As Israel's president, Shimon Peres, joined Pope Francis and Palestinian President Mahmoud Abbas in the Vatican for an interfaith prayer service, few in Israel were under the illusion that they were watching Peres's final conciliatory act.
Upon landing in Rome, he told reporters with a smile "I can't talk politics," but the inference was clear. Once he is freed from the golden shackles of his office, he certainly does intend to talk politics.
The fact that Mr Peres was publicly embracing the Palestinian president in Rome, only days after the Netanyahu government decided to sever all contact with new Hamas-backed Palestinian government was not lost on Israeli observers.
Similarly, when he visits Washington and New York in two weeks on his last official visit abroad as president, many will be making comparisons between the rapturous reception awaiting him at the White House and the tense relationship between President Barack Obama and Prime Minister Benjamin Netanyahu.
While Mr Peres has refrained from criticising the Prime Minister directly, in recent speeches and interviews, he has come out stridently in favour of continuing the peace process with the Palestinians - in contrast with the line taken by the Prime Ministers' office.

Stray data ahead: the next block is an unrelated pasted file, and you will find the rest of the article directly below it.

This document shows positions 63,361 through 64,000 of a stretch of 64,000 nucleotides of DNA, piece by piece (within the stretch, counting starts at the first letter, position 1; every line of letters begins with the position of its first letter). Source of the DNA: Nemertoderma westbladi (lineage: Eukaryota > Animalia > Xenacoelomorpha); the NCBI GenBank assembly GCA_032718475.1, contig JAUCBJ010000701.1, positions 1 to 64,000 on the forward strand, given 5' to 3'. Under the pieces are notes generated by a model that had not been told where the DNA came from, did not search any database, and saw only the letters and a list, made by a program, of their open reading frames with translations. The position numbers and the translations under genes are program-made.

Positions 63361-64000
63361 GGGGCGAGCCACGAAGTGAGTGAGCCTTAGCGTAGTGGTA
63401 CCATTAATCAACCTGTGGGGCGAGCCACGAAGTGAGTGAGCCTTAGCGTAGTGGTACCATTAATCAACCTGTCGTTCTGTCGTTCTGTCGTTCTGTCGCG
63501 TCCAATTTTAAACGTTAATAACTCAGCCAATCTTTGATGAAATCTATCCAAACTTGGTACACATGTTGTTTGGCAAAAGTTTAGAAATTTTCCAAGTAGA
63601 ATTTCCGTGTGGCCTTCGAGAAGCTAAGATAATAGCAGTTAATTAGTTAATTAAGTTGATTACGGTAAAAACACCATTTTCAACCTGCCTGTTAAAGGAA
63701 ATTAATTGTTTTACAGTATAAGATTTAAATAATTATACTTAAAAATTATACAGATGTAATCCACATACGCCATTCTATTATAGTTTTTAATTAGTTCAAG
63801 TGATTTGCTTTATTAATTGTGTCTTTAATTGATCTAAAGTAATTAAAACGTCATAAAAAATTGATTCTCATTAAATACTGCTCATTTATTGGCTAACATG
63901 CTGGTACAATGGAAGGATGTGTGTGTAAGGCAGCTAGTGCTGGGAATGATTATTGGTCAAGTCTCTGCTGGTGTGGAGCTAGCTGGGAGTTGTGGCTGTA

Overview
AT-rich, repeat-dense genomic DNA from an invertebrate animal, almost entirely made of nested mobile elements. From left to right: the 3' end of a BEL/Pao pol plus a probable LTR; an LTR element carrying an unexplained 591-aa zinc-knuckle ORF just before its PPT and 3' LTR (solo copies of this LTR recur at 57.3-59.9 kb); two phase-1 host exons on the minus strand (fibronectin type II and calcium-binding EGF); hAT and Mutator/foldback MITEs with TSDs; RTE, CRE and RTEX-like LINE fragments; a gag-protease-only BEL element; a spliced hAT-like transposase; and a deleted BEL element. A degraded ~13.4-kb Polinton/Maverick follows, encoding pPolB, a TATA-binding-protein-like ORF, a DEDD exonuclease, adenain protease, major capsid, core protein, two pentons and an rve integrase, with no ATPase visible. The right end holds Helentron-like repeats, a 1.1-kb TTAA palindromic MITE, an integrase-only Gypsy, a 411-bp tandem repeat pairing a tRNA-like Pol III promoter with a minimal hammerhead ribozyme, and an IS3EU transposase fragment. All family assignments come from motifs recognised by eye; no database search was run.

"Of course Shimon isn't retiring," said one of his closest aides last week. "Anyone who hopes he will quietly go away to write his memoirs is going to be deeply disappointed."
Mr Peres's new office has already been prepared for him at the Peres Peace Centre in Jaffa and a full personal staff has been hired.
Few expect Mr Peres, who will be 91 in August, to run for office again. He is more likely to try and fill the current leadership vacuum in the "peace camp" either by working behind the scenes to unify the four centre-left parties or by serving as the godfather of a new pro-peace party.